By Anshuman Daga
SINGAPORE (Reuters) – Indonesia’s biggest cement maker Semen Indonesia <SMGR.JK> is buying the local unit of Swiss rival LafargeHolcim <LHN.S> for around $917 million (707.13 million pounds), as it seeks to extend its dominant position in Southeast Asia’s largest market.
Semen Indonesia said in a statement it had signed a deal to acquire LafargeHolcim’s 80.6 percent stake in PT Holcim Indonesia <SMCB.JK>, which is the third-biggest cement producer in the country.
A fully owned subsidiary of the state firm would launch a mandatory offer for the remaining shares owned by public shareholders, it said.
“In the competitive environment of national cement industry, the combination between Semen Indonesia and Holcim will be stronger and larger,” said Hendi Prio Santoso, president-director of Semen Indonesia.
The company said the acquisition will boost its total cement capacity to 53 metric tonnes per annum. Analysts say this will give the combined entity a total capacity share of about 50 percent, in a market that has 15 companies.
Sources familiar with the matter said Malaysian infrastructure company YTL Corp <YTLS.KL> and privately owned Chinese firm Hongshi Cement had also been among the final bidders but the strategic fit with Semen Indonesia helped LafargeHolcim’s Indonesian unit to win the auction.
The initial round of the auction drew interest from about a dozen companies, including from Japan, the Philippines and other countries, the sources said.
YTL and Hongshi declined to comment.
A spokeswoman for LafargeHolcim said it had received strong interest from bidders for its Indonesian business but declined to give details on the parties involved.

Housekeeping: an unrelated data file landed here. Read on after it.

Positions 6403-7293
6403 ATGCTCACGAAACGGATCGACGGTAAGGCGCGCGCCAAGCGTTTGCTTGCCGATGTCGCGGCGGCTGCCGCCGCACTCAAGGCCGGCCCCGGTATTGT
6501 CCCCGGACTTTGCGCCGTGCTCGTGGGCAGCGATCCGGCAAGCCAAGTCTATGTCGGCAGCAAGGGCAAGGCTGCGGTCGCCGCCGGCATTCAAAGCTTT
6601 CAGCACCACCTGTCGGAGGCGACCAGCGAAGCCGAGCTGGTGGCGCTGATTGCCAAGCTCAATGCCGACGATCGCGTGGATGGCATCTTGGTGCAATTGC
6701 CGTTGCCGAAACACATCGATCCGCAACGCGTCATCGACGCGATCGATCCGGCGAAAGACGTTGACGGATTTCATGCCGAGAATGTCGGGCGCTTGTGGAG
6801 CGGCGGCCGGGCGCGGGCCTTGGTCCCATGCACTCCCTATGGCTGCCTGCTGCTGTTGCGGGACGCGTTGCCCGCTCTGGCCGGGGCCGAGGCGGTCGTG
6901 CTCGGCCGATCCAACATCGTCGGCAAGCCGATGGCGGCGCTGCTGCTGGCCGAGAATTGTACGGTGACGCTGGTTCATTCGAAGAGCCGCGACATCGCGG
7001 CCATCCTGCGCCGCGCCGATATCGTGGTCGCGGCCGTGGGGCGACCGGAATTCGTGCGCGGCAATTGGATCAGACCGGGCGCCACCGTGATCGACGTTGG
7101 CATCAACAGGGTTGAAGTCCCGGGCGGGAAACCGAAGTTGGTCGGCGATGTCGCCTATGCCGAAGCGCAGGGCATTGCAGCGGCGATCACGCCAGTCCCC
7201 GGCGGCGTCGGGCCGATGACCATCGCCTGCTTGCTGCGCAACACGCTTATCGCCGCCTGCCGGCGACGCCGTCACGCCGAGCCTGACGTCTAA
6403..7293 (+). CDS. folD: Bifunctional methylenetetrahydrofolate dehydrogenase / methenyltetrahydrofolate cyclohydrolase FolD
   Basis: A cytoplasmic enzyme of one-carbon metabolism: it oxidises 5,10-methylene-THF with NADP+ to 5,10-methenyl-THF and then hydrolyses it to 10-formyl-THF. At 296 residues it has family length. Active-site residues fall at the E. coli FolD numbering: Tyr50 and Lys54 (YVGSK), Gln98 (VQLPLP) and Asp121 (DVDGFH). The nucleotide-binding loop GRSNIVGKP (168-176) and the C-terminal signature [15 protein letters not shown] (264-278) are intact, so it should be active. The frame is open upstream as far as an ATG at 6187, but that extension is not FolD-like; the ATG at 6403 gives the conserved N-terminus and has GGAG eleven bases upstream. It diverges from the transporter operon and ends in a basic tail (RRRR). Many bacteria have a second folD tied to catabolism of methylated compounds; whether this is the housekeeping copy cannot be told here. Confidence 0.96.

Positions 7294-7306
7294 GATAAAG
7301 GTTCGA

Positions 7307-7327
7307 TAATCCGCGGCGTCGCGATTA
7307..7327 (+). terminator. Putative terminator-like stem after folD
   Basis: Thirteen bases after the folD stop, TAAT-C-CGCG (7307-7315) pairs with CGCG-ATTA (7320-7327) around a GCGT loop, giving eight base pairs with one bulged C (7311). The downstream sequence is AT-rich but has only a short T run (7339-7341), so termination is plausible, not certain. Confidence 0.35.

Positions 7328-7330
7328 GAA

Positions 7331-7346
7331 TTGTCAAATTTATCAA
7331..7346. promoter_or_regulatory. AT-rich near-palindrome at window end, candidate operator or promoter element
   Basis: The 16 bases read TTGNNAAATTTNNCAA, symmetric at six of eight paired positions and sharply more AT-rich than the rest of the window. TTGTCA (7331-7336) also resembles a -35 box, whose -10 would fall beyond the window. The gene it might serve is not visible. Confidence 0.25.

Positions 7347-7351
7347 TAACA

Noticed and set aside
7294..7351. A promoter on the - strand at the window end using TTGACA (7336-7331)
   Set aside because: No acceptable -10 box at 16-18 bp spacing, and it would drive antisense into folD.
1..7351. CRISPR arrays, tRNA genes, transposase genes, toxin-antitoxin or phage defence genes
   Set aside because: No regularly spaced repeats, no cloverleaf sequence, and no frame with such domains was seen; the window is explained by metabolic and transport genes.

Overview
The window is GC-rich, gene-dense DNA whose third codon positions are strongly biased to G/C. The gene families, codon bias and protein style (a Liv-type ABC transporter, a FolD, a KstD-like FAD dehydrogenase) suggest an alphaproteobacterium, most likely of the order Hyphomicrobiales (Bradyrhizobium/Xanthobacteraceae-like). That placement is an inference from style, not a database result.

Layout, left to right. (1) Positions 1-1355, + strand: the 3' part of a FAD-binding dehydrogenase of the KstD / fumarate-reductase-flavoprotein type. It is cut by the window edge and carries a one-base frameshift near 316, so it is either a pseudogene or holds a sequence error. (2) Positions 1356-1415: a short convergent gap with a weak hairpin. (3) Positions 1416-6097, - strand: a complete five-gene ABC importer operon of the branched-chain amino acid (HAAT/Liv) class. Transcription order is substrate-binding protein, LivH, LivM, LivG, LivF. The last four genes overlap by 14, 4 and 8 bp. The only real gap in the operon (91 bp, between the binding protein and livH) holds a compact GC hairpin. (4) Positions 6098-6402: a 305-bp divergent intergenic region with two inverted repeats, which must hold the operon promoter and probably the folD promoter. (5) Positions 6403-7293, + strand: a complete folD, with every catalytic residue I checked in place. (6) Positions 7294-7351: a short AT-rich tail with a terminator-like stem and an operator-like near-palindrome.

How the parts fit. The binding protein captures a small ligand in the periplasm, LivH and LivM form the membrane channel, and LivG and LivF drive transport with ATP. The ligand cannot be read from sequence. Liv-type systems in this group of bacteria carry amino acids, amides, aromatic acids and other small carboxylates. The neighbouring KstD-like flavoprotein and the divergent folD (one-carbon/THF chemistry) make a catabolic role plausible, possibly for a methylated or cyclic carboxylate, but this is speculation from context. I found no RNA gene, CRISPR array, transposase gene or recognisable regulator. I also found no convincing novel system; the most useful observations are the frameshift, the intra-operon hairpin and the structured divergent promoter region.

Though Indonesian President Joko Widodo’s infrastructure push has fuelled a boom in the building of airports, roads and housing projects, an aggressive expansion in the industry and entry of newer players such as Anhui Conch <600585.SS> has created excess capacity and a price war in the last few years, analysts say.
Semen Indonesia has secured financing from local, regional and international banks such as BNP Paribas, said the sources who declined to be named as complete details of the deal have not been announced.
“This secures Semen Indonesia’s position as a market leader for many years. Cement prices are improving and there is significantly less new capacity coming,” said one source.
In an August report on potential consolidation in the Indonesian cement industry, Deutsche Bank analysts said “a bull-case scenario would be that domestic consolidation reduces the number of players competing in the overcapacity market, supporting higher ASP (average selling prices) and a profitability recovery.”
“A bear-case scenario would be a prolonged condition in which the industry loses its pricing power due to the new players’ strategy to overtake market share,” the report said.
Semen Indonesia said the acquisition would give it significantly larger capacity and broader product portfolio and geographical footprint, while LafargeHolcim, the world’s largest cement maker, said in a separate statement that it was selling the business as it reviews its portfolio to improve its financial strength..
LafargeHolcim’s local unit has four cement plants with a capacity of 14.8 metric tonnes per annum and 30 ready-mix plants, Semen Indonesia said.
It was advised by BNP Paribas, while LafargeHolcim was advised by Citigroup.
(Reporting by Anshuman Daga; Additional reporting by Silke Koltrowitz in Zurich, Liz Lee in Kuala Lumpur, Cindy Silviana in Jakarta, Mike Shields in Vienna and Shanghai newsroom; Editing by Susan Fenton and Louise Heavens)